When the American Booksellers Association gathered in Memphis this year for their annual conference, Thacker Mountain Radio Hour was there to close out the event with style, songs and stories. Listen in this Saturday!
Your hosts: Jim Dees and house band the Yalobushwhackers.
The guests: Cold Mountain author Charles Frazier (Varina), poet/novelist Elizabeth Acevedo (The Poet X), author/songwriter Dar Williams (What I Found in a Thousand Towns), Memphis soul band The Bo-Keys (Heartaches By the Number).
The Bo-Keys are a soul/jazz band from Memphis formed to pay homage to the city’s rich musical tradition. The band is made up of young musicians—who help breathe new life into the soul sound—as well as veterans who actually played on the original hits from Hi and Stax Records.
Their albums include 2004’s The Royal Sessions, which was made at Memphis’ Royal Studios, where producer Willie Mitchell and Al Green cut their soul and pop hits; 2011’s Got To Get Back, featuring guest vocalists Otis Clay and William Bell, Bo-Keys singer Percy Wiggins, and Grammy winning blues harmonica kingpin Charlie Musselwhite; The Electrophonic Singles, Vol. 1 (2014), which includes their take on the soul classic "At the Dark End of the Street" and "The Good, the Bad & the Ugly."
Their latest release is Heartaches By the Number (Omnivore 2016), which is the Bo-Keys' soulful interpretations of classics from Hank Williams, Merle Haggard, Bob Dylan, Swamp Dogg and Ray Price.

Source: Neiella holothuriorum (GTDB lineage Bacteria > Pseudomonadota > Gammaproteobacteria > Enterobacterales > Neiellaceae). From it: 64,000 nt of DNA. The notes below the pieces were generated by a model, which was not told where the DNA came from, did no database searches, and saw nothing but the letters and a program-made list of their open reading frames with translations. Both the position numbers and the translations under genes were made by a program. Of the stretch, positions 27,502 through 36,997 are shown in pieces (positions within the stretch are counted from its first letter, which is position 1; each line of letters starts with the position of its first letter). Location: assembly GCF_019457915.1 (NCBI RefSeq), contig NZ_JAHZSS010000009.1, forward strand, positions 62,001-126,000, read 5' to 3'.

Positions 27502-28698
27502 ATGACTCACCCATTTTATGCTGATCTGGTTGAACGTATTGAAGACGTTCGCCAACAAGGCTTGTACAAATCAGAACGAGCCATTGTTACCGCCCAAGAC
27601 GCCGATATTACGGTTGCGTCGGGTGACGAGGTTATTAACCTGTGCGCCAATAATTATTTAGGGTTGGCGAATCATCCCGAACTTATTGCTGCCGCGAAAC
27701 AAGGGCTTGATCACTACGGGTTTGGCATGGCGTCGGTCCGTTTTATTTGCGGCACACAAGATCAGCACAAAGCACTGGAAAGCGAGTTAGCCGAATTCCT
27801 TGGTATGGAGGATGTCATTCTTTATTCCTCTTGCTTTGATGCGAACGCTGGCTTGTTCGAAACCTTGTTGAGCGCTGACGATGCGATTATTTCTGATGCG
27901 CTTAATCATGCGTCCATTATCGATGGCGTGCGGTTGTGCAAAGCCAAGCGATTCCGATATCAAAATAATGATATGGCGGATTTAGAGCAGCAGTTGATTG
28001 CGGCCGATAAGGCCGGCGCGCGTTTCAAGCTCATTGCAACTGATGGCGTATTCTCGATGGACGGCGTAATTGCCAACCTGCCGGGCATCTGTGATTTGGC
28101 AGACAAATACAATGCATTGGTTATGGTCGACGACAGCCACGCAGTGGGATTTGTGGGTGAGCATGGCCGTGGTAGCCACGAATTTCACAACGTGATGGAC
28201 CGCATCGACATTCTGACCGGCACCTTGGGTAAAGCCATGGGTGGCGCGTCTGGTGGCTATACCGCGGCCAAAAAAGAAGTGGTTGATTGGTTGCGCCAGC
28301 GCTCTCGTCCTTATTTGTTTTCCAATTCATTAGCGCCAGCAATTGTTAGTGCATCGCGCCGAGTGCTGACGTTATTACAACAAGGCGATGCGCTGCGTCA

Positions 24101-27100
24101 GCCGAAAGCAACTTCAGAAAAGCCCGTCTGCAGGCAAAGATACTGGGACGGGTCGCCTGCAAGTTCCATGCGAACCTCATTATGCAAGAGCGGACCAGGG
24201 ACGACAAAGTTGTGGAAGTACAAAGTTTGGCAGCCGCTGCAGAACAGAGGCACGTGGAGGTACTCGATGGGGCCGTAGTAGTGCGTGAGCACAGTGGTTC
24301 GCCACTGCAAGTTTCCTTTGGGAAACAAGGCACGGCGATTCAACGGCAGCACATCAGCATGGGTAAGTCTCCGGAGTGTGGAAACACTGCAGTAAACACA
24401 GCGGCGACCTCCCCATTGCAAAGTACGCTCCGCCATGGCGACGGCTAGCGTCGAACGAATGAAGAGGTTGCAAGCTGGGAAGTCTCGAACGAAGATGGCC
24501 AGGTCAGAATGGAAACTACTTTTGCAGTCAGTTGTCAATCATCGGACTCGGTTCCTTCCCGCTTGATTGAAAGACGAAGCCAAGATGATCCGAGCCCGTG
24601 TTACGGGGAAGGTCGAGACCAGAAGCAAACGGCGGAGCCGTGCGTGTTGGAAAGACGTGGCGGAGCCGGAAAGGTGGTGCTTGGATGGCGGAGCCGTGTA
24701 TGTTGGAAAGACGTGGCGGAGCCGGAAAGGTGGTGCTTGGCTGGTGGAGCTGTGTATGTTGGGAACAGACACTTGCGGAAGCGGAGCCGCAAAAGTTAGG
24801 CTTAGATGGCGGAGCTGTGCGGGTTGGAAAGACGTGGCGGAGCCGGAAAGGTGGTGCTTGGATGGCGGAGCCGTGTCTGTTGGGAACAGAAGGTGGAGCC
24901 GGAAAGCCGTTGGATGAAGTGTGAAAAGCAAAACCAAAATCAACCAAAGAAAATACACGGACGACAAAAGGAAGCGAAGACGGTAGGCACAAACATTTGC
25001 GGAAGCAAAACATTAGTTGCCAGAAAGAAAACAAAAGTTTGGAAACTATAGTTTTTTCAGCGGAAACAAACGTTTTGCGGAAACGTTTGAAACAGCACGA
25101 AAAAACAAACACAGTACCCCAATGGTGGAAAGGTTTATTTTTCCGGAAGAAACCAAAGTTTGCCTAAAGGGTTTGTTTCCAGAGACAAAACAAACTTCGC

The New Yorker has called Dar Williams “one of America’s very best singer-songwriters.” Her most recent album is Emerald (2015). Williams is also an activist and author. Her most recent book is What I Found in a Thousand Towns: A Traveling Musician’s Guide to Rebuilding America’s Communities One Coffee Shop, Dog Run, & Open-Mike Night at a Time (Basic Books). The book is a love letter to America’s small towns and a hopeful message about the potential of America’s lively and resilient communities.
Charles Frazier grew up in the mountains of Western North Carolina. He is the author of three award-winning, New York Times bestselling novels: Nightwoods, Thirteen Moons and Cold Mountain, which won the 1997 National Book Award and was made into a film that received seven Academy Award nominations.
His newest, which came out in April, is Varina (Ecco) about the life of Varina Howell Davis, wife of Jefferson Davis, president of the Confederate States of America.
Elizabeth Acevedo’s debut novel is The Poet X (Harper Teen). Her other books include two collections of poetry, Beastgirl & Other Origin Myths and Medusa Reads La Negra’s Palm, which won the 2016 Berkshire Award. Acevedo has performed her poetry for more than 14 years on stages around the world and on several TED Talks. She is a former National Slam Champion, and in 2016 she was the Women of the World Poetry Slam representative from Washington, D.C. where she lives.